PROSPECT, Ky. (WDRB) -- Historic properties purchased with your tax dollars are back up for auction, but the strings attached could be a concern for potential buyers. 

“Grand”, “warm”, and “welcoming” were words used by visitors to describe the Drumanard Estate at an open house Tuesday. The historic mansion owned by Kentucky taxpayers is back up for auction, along with the Rosewell Estate and the former Grocers Ice and Cold Storage building in downtown Louisville.

"We've had very good turnouts for all three properties this week,” said Mark McCoy with the Kentucky Transportation Cabinet.

The properties are on the national register of historic places and cannot be torn down. Since the properties were right in the path of the Ohio River Bridges Project, the state spent over $13.5 million to buy them. 

Even more tax dollars have been spent on repairs and up-keep over the years. The properties have been up for auction several times but haven't sold. 

"There has been a certain sense of the unknown,” McCoy said. "The previous bids that we had ... the project was still underway.”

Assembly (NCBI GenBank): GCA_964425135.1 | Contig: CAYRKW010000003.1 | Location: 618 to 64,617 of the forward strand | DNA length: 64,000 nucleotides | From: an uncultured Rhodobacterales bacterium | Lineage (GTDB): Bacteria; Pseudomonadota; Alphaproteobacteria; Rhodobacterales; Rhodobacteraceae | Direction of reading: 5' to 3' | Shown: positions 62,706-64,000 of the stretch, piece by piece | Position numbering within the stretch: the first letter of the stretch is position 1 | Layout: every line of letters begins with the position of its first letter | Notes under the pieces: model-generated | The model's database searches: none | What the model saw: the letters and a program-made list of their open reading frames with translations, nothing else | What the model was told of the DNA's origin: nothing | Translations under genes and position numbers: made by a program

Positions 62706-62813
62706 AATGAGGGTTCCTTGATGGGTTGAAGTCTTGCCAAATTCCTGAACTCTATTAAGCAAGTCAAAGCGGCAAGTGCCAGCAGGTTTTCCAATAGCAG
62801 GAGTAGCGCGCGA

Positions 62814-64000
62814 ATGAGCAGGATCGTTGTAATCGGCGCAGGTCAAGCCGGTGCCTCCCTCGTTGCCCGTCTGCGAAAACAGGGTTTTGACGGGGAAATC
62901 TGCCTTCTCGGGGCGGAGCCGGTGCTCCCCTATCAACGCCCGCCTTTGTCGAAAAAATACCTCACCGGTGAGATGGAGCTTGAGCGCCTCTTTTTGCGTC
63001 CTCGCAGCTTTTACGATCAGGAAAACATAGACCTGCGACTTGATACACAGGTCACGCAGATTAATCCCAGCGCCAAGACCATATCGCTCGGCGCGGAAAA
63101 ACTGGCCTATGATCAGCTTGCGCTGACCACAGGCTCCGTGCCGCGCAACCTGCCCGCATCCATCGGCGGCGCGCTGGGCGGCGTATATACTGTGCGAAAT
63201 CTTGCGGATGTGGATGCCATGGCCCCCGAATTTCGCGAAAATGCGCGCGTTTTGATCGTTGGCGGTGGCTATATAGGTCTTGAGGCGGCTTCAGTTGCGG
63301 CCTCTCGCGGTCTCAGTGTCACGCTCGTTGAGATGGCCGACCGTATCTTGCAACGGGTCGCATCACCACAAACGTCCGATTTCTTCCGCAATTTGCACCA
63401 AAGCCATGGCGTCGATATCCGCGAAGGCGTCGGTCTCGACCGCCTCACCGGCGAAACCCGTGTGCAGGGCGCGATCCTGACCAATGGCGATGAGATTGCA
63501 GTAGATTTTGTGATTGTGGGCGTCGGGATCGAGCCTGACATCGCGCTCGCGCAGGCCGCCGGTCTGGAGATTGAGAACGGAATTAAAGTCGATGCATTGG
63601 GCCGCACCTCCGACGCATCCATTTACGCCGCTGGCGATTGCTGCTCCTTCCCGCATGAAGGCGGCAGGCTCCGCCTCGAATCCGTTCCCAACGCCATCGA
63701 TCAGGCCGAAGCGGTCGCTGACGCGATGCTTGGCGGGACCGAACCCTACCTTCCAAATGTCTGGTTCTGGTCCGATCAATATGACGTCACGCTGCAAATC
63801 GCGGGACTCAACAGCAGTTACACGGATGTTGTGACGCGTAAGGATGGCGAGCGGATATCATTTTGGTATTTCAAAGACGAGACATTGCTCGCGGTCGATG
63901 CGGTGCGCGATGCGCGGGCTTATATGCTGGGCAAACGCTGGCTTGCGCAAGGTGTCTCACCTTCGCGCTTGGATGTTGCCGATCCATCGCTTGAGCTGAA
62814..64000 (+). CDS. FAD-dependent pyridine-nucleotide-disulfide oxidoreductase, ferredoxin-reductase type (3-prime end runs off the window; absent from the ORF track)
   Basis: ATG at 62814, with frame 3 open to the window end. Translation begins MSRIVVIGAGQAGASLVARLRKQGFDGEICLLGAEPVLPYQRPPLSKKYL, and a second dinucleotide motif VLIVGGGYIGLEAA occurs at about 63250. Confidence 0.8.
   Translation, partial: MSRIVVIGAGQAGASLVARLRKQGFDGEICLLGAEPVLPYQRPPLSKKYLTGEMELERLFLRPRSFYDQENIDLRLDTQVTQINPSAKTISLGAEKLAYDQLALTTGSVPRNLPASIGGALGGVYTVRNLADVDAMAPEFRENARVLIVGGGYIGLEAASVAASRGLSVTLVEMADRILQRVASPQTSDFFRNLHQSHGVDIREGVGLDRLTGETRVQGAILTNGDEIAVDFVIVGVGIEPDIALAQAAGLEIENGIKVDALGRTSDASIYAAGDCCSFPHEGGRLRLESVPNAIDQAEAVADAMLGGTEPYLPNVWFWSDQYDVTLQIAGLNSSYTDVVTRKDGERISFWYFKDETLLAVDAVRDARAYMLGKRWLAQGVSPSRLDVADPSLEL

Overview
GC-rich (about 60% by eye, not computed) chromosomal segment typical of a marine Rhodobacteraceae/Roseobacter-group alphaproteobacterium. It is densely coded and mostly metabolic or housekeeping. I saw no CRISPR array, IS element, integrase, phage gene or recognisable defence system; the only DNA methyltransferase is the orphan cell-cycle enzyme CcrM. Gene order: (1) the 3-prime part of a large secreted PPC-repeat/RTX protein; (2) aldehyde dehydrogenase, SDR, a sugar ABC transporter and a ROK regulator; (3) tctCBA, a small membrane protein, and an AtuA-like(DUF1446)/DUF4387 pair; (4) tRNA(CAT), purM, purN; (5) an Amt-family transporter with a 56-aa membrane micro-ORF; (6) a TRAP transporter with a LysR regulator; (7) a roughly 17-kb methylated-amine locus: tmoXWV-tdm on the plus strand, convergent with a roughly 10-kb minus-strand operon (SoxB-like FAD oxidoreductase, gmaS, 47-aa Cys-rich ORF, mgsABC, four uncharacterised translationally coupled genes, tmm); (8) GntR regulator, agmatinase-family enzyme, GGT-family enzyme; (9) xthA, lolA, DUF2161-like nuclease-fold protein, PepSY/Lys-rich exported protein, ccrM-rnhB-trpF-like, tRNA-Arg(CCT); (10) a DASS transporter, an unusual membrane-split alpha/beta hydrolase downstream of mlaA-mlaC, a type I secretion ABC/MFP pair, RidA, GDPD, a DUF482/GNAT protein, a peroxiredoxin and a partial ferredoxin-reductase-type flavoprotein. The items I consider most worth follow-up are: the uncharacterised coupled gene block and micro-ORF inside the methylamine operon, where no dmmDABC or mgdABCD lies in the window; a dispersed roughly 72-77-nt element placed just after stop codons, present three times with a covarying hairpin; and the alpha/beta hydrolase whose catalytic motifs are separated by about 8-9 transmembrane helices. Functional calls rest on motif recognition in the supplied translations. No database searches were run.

Now that the bridges are done, the state hopes to make a sale, but historic preservation requirements could make that a difficult task. 

"One of the reasons why these properties may be difficult to sell is that under the bridges project, certain preservation easements had to be placed on them,” WDRB reporter Marcus Green said. 

The easements limit the changes owners can make the properties. 

"Anyone who is interested in buying a piece of property like this, the easement is something that would be of concern,” McCoy said. 

The prospective property owner may have difficulties adding a satellite dish or making a small improvement without first getting state permission.

While the state bought the Drumanard Estate for just over $8 million in 2012, the starting bid last year was $3.5 million. This time around, McCoy said the state will accept any “reasonable bid” on the property.  

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